5371531_PhDThesis_CDraperJoyce_2017.pdf (82.69 MB)
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Allosteric Targeting of the Dopamine D2 Receptor

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thesis
posted on 04.09.2017, 01:26 by CHRISTOPHER JAMES DRAPER-JOYCE
One-third of medicines target proteins called G protein-coupled receptors (GPCRs), which are found all over the body and are involved in numerous diseases and disorders. One example is the common mental disorder schizophrenia, in which there is an excessive activity of a chemical messenger within the brain. The chemical messenger causes its effect by interacting with a GPCR known as the dopamine receptor. Current medicines completely block this interaction but cause severe side-effects. We have identified a drug that only partially blocks the action of the chemical messenger. This thesis investigates the mechanism of action behind this novel action. Understanding this mechanism will potentially allow for the rational design of improved drugs for this important therapeutic target.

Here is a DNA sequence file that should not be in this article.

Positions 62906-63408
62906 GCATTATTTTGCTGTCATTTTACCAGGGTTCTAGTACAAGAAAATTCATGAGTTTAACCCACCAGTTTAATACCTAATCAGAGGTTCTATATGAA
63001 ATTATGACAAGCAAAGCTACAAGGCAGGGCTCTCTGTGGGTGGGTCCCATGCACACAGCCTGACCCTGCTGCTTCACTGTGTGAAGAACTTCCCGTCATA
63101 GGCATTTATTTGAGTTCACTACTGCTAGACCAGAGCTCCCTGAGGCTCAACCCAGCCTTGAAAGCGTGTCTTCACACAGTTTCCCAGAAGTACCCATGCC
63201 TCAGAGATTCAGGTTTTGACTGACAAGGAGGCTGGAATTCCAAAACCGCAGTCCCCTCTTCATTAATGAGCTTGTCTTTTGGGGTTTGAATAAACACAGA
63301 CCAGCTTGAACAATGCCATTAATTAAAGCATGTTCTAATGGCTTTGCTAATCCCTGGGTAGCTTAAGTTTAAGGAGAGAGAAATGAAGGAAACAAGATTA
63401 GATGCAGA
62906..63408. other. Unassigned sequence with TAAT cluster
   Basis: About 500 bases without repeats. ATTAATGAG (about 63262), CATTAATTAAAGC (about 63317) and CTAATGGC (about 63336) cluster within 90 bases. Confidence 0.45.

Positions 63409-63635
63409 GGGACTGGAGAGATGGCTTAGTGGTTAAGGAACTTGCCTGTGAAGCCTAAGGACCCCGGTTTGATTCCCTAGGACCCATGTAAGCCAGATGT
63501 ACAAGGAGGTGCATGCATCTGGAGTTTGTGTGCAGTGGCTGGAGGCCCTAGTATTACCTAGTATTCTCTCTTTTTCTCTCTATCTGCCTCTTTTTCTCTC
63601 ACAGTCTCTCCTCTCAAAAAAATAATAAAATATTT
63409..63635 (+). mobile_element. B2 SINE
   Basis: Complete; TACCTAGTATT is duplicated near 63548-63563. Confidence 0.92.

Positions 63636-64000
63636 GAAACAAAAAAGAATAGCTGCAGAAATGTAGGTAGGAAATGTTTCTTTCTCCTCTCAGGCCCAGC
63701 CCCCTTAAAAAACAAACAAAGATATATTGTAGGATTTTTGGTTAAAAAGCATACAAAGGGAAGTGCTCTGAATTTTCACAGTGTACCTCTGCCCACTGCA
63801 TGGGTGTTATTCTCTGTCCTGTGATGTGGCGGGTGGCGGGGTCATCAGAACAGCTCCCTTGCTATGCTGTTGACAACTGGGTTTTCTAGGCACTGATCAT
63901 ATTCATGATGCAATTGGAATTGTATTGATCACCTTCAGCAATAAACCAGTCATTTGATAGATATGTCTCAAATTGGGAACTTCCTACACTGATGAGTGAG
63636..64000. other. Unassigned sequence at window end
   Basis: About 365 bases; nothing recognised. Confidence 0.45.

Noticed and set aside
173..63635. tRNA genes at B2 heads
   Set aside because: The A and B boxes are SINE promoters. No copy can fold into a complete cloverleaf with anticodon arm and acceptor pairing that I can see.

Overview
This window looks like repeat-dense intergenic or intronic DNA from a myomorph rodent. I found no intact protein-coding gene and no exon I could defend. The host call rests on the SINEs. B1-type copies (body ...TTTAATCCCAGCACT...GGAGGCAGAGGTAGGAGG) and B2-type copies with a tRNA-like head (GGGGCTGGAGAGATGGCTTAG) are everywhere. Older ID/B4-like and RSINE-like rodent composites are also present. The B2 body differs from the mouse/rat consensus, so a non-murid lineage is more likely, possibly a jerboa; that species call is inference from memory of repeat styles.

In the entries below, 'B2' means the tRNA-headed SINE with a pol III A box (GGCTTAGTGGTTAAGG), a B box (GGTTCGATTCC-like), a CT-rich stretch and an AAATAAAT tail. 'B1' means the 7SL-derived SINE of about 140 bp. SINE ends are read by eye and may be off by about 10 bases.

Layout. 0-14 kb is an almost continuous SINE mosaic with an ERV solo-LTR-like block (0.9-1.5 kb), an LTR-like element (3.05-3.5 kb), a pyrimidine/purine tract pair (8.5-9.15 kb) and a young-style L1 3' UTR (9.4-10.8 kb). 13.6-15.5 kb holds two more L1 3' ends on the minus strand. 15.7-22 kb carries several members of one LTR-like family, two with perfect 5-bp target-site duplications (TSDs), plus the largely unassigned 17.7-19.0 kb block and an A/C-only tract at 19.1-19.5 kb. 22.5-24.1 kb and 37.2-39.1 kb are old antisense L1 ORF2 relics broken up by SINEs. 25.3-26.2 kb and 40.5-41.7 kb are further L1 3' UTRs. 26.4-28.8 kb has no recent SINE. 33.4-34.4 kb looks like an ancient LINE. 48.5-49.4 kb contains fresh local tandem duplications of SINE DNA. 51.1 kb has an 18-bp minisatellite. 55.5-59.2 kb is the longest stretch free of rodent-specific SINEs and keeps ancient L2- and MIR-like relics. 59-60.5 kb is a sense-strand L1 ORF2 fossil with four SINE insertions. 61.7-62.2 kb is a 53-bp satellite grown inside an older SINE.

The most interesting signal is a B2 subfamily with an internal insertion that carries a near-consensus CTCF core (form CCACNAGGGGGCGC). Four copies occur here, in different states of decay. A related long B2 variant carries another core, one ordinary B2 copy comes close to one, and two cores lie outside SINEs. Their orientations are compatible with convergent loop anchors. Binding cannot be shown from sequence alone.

History

Campus location

Australia

Principal supervisor

Jonathan Robert David Lane

Additional supervisor 1

Arthur Christopoulos

Additional supervisor 2

David Thal

Year of Award

2017

Department, School or Centre

Drug Discovery Biology

Course

Doctor of Philosophy

Degree Type

DOCTORATE

Faculty

Faculty of Pharmacy and Pharmaceutical Sciences

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